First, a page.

A fierce rivalry exists between St Mary’s University College, University of Birmingham and Loughborough University, but others are also waiting in the wings.
Securing the BUCS Cross Country team prizes, among the most coveted team titles in British distance running, may be viewed by many as an annual three-way battle between University of Birmingham, Loughborough University and St Mary’s University College.
But while these institutions bring the largest teams and share the spoils between them more often than not, the ‘Big Three’ have not always been the hardened rivals they now seem.
And even these days they don’t always have it all their own way.
As teams across the country take shape for the showdown, let’s look at the historical rivalry between British Universities’ distance running powerhouses, explores just how deep that rivalry goes, and makes some predictions on who’s colours will be to the fore this time around.
When the first university cross country championships – then organised by the British Universities Sports Federation (BUSF) – were held in Nottingham back in 1964, the UK landscape – both in terms of university education and endurance running – was very different to what it is now.
Those scanning the results of early editions of the event – which included a men’s race only – may well be surprised to see the team medals shared between Cambridge (who won four of the first five team titles), Liverpool, London, Leeds and Edinburgh.
Birmingham won their first team medal – a bronze thanks to Malcolm Thomas and Andy Holden sharing the individual title – in 1969, before going on to win seven of the eight team titles between 1971 and 1978, an era in which Ray Smedley was a constant force and added three individual titles to the fast-growing Birmingham collection.
The introduction of the women’s race in 1973 also brought success for Birmingham, and they won the first three team titles.
Loughborough’s first title came in the women’s team race in 1977. They soon emerged as the team to be beaten and were almost a constant fixture on the top step of the rostrum for the next two and a half decades. Their success during this ear – 21 of 25 men’s team titles between 1980 and 2004, seven consecutive women’s team titles in the 90s and numerous individual titles – is unlikely to ever be surpassed.
With Polytechnics and Higher Education Colleges excluded until 1991, St Mary’s University College were relative latecomers to the event, but given their current success and reputation, it’s somewhat surprising that their first men’s team title came only in 2005, following the establishment of the UK Endurance Centre there, and that their sole women’s team win was in 2012.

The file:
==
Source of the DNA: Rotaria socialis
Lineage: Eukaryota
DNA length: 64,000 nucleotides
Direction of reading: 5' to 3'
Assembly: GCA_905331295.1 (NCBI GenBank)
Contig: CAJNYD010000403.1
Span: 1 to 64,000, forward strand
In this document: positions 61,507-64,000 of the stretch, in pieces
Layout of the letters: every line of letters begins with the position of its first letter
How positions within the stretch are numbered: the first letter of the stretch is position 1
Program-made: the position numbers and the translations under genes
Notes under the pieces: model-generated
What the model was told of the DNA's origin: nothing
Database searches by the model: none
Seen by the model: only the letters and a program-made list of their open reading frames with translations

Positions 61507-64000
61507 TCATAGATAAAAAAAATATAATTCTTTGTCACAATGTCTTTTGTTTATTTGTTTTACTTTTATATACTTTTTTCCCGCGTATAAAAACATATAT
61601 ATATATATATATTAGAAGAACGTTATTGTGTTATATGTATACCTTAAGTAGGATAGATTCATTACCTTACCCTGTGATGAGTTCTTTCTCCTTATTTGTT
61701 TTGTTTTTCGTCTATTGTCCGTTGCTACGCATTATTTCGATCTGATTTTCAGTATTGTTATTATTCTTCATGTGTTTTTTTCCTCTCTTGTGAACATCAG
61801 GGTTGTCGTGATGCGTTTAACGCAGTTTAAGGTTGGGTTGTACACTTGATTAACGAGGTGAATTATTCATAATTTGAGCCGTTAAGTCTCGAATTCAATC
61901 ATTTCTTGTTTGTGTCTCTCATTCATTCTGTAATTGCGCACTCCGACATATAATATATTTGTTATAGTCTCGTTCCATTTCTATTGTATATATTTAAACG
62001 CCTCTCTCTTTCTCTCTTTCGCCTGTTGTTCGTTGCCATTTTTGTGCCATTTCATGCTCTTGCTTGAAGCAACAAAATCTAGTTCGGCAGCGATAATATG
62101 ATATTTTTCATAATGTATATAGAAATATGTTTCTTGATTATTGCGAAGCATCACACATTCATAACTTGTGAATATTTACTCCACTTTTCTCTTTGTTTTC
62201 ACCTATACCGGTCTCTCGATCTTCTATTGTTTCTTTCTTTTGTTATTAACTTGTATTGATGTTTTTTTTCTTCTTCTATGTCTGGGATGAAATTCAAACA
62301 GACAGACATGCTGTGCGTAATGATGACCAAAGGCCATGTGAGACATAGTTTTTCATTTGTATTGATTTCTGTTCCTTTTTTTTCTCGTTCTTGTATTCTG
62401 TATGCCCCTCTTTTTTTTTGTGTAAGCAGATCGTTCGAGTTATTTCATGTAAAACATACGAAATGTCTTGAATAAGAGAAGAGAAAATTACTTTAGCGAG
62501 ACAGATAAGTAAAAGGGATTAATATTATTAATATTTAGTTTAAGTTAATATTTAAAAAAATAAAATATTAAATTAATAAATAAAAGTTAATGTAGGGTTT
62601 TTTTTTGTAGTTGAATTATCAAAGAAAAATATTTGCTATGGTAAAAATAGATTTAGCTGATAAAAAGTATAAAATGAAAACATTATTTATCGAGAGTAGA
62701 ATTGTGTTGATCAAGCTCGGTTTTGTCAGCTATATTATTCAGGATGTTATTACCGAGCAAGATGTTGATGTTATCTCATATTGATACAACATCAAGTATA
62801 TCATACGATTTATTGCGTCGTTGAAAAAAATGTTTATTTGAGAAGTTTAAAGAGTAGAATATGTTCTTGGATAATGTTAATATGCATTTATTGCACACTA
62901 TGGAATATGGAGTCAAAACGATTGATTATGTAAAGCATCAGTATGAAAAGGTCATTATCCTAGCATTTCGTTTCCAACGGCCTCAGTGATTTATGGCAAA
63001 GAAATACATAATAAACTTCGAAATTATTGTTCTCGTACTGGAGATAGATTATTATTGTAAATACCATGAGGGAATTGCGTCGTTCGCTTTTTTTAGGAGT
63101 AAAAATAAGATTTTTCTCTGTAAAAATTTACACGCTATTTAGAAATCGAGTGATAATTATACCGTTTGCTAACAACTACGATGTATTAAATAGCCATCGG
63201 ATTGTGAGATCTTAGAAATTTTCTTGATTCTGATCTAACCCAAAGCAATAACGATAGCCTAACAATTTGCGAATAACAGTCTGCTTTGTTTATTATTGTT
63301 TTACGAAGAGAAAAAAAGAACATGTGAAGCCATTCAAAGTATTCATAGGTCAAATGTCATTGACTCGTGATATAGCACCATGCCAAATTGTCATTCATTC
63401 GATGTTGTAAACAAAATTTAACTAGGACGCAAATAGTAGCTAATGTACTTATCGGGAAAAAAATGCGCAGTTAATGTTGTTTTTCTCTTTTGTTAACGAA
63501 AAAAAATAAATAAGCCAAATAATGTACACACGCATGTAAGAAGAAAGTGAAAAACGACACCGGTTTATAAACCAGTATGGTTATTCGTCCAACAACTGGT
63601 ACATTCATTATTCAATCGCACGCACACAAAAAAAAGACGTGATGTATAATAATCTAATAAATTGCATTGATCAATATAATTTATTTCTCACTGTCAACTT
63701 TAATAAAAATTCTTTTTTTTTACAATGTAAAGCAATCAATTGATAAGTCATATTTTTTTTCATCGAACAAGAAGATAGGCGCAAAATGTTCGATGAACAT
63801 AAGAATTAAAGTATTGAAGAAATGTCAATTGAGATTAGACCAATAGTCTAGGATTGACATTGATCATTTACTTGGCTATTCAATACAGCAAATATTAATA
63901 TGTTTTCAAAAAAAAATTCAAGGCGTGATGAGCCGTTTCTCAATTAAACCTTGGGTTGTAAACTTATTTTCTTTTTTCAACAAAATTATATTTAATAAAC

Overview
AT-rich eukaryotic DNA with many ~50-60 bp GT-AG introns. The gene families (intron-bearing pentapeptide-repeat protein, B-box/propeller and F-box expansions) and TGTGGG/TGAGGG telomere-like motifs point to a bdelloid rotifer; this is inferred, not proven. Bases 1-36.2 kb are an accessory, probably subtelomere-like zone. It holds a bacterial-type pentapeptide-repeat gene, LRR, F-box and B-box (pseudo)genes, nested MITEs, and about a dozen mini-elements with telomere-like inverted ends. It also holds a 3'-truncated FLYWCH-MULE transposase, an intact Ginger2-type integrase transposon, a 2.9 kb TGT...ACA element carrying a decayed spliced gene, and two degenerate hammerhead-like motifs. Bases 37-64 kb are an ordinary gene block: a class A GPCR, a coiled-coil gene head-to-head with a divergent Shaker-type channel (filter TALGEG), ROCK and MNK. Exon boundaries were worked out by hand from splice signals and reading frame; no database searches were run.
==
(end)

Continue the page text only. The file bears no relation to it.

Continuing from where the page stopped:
When Saturday comes
In the runup to the February showdown newcomers uneducated in BUCS history, ignorant of its importance, oblivious to the war that lies ahead, will be quickly schooled on the whys and the wherefores.
It has now become customary for Birmingham’s captains to spend the weeks running up to the championships carefully preparing raps to psych up their teammates on race day. Loughborough and St Mary’s, and the beating they are about to receive, gets more than a passing reference.
The Teddington-based ‘Simmies’ like to go one step further, and well-directed videos, with a football hooligan-style undercurrent, are not unknown.
University of Birmingham head coach Luke Gunn, describes the rivalry as “almost tribal”, and “the hype before the race and intense support from the sidelines”, from his days as a student, as “just like rivals football teams on derby day”.
He was a member of the Birmingham team in 2005 which had all six runners in the top 13, and still lost.
“St Mary’s edged the team title by a mere point, and although many of the St Mary’s team that day are now close friends, I still remember the anger surge within me seeing St Mary’s athletes/supporters Tom Bedford, Neil Gamester and Stephen Murphy cheer in our faces as the results were announced,” he says.
This motivation helped fuel the Birmingham double in 2006 and 2007.
Gunn remarks that “as a runner, [BUCS Cross] was genuinely the only race to that point where the team result was more important than the individual result”.
Whether you’re ‘BUAC till I die’, ‘Simmies till I die’, or simply bleed African Violet, this rivalry runs deep. It’s more than a little awkward therefore, for those who do change institution along the way, particularly if they find themselves studying among their once-despised opposition.
After winning team gold with a Loughborough team at the very top of their game in 2002, Steve Vernon found himself helping St Mary’s to their maiden title, and that one-point win over Birmingham, three years later. Even then it was a difficult transition to make.
“I got lots of stick, especially from my old mentor George Gandy, but I wasn’t going to turn down an opportunity like St Mary’s”, says Vernon on his move to St Mary’s, which had just become the Endurance High Performance Centre.
He does however admit that “it did feel strange competing for a different University”.